Remembrance Day: Grunshi & Thomas Survive

November 11, 2016 | 0 Comments

[Written by Larry Burchall]

In May 1916, about halfway through the First World War [1914 – 1918], an augmented company of what was subsequently re-designated the Bermuda Contingent Royal Garrison Artillery [BCRGA], left Bermuda to serve on what was then being called the Western Front. This contingent followed the First Contingent of the Bermuda Volunteer Rifle Corps [BVRC].

Each Bermudian man had specifically and freely volunteered for service in what was later called the Great War. Except for the five accompanying officers, all were black Bermudians. Racially, that is the way it was that time.

There is a striking coincidence that occurred very soon after Great Britain declared war on Germany and widened and started a war that lasted fifty-one months. It was a war that stopped only after Germany, already collapsing economically and dangerously near total social collapse, had requested and accepted an Armistice that was set to begin at 11:00am on November 11th 1918.

In that war, the very first shot fired on land by any British commanded troops anywhere in the world is recorded as being fired by Regimental Sergeant Major Alhaji Grunshi of the British West African Frontier Force. The RSM fired that first shot of billions of later shots on 12th August 1914.

[RSM Grunshi story in “The Worlds War – Forgotten Soldiers of Empire”. Chapter 3, page 101. Published 2014. Author: David Olusogam historian and BBC producer.]

RSM Alhaji Grunshi story Bermuda November 2016

RSM Grunshi was from what was then called the Gold Coast and was, at the time, a British colony and part of British Empire. Today, that particular patch of West Africa is known as the independent country of Ghana.

RSM Grunshi survived that long four year war.

In Europe, 3,000 miles away and ten days after that first African shot, Trooper E Thomas was riding, in advance of the main body of following infantry. Tpr Thomas was part of and with C Squadron of the 4th Royal Irish Dragoon Guards.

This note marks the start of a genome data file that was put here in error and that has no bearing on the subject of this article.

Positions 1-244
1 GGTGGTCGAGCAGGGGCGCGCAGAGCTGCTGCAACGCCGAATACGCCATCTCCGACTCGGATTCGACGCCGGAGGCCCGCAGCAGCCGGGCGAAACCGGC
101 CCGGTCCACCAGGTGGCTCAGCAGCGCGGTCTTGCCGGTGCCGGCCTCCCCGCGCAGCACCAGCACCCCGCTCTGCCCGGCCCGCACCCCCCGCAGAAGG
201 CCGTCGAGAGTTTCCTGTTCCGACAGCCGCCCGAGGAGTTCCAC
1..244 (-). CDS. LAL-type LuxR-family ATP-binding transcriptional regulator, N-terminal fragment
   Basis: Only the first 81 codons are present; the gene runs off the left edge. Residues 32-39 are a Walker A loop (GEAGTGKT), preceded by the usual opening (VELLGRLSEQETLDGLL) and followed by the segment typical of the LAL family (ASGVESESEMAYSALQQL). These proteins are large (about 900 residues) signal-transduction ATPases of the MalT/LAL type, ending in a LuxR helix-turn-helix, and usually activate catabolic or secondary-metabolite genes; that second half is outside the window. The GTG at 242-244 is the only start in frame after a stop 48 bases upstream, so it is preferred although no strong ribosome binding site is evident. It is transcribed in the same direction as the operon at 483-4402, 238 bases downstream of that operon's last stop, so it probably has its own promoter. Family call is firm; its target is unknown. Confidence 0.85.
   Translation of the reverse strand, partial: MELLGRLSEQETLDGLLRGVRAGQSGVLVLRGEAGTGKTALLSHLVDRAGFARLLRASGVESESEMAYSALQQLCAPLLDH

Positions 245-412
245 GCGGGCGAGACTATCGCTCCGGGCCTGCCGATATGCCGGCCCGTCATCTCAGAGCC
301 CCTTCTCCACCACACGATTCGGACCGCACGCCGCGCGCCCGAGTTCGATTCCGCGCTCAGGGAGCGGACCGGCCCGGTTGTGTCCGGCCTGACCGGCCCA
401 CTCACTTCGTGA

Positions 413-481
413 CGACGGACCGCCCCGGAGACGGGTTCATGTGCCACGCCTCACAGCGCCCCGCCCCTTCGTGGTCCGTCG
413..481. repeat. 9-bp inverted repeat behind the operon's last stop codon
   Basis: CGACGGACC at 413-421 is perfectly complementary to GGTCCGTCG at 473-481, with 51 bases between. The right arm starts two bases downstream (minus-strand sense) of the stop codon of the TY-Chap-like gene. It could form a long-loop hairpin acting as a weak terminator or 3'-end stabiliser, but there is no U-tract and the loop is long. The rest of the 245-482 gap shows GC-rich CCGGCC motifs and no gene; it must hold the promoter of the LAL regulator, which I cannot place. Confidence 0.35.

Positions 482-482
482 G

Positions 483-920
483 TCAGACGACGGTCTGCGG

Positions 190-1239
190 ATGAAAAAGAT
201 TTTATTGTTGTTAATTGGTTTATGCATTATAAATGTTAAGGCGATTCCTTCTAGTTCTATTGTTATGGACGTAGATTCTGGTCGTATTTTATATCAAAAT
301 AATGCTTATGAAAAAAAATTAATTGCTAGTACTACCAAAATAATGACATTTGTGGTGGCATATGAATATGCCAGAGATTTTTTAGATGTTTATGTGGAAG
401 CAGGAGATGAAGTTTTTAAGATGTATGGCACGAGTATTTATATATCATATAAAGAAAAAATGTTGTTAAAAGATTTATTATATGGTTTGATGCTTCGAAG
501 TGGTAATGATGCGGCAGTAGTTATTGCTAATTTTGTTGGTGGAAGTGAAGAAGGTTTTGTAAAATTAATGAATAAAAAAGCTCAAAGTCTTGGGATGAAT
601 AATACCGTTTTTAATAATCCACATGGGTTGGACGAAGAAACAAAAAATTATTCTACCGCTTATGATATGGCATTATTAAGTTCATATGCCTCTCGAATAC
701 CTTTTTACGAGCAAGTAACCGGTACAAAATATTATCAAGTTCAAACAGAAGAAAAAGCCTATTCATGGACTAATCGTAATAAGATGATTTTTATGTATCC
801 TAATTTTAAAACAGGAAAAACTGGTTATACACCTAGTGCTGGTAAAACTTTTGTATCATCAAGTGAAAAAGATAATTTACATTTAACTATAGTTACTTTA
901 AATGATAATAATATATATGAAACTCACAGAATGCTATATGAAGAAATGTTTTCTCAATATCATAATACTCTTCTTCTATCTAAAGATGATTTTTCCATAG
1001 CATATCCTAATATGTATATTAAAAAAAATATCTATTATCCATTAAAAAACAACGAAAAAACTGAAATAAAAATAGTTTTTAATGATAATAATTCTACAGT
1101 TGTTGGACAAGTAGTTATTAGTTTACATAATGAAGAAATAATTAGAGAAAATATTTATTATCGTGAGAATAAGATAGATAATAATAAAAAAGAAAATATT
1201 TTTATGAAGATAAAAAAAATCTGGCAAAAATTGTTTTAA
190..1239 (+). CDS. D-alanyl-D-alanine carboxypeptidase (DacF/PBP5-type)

After being alerted by forward scouts: “Enemy coming down road”, Tpr Thomas picks up the tale and tells his short story that began a long war.

Tpr Thomas: “I saw a troop of Uhlans coming leisurely down the road, the officer in front smoking a cigar… They halted as if they smelt a rat … They turned quickly back … Captain Hornby got permission to follow with the sabre troop, and down the road they galloped … We could see the 1st troop using their swords and scattering the Uhlans left and right … Captain Hornby gave the order; “4th Troop, dismounted action …”

[Trooper Thomas story in: “I Was There. The Human Story of The Great War.” Volume 1, p 41. Published 1936.]

Trooper E Thomas story Bermuda November 11 2016

The action got more chaotic. Tpr Thomas again: “Bullets were flying past us … I was first in action … I could see [an] officer some four hundred yards away … Immediately I saw him I took aim, pulled the trigger … it seemed instantaneously he fell to the ground…”

“That was the first shot that was fired by a rifle in the British Army … at the time it seemed to me more like rifle practice on the plains of Salisbury.”

That British action on the European or Western Front happened on 22nd August 1914

Tpr Thomas rose to Sergeant, earned the Military Medal, and survived fifty months of the Great War.

The coincidence? The two men who fired those “first shots” ended up surviving a war in which it is estimated that over seventeen million people, civilians and soldiers, died; and a war in which Bermuda lost 50 of the Bermudian soldiers who volunteered for overseas service.

- Larry Burchall

Share via email

Read More About

Category: All, History

Leave a Reply

="banner728-container bottom clearfix">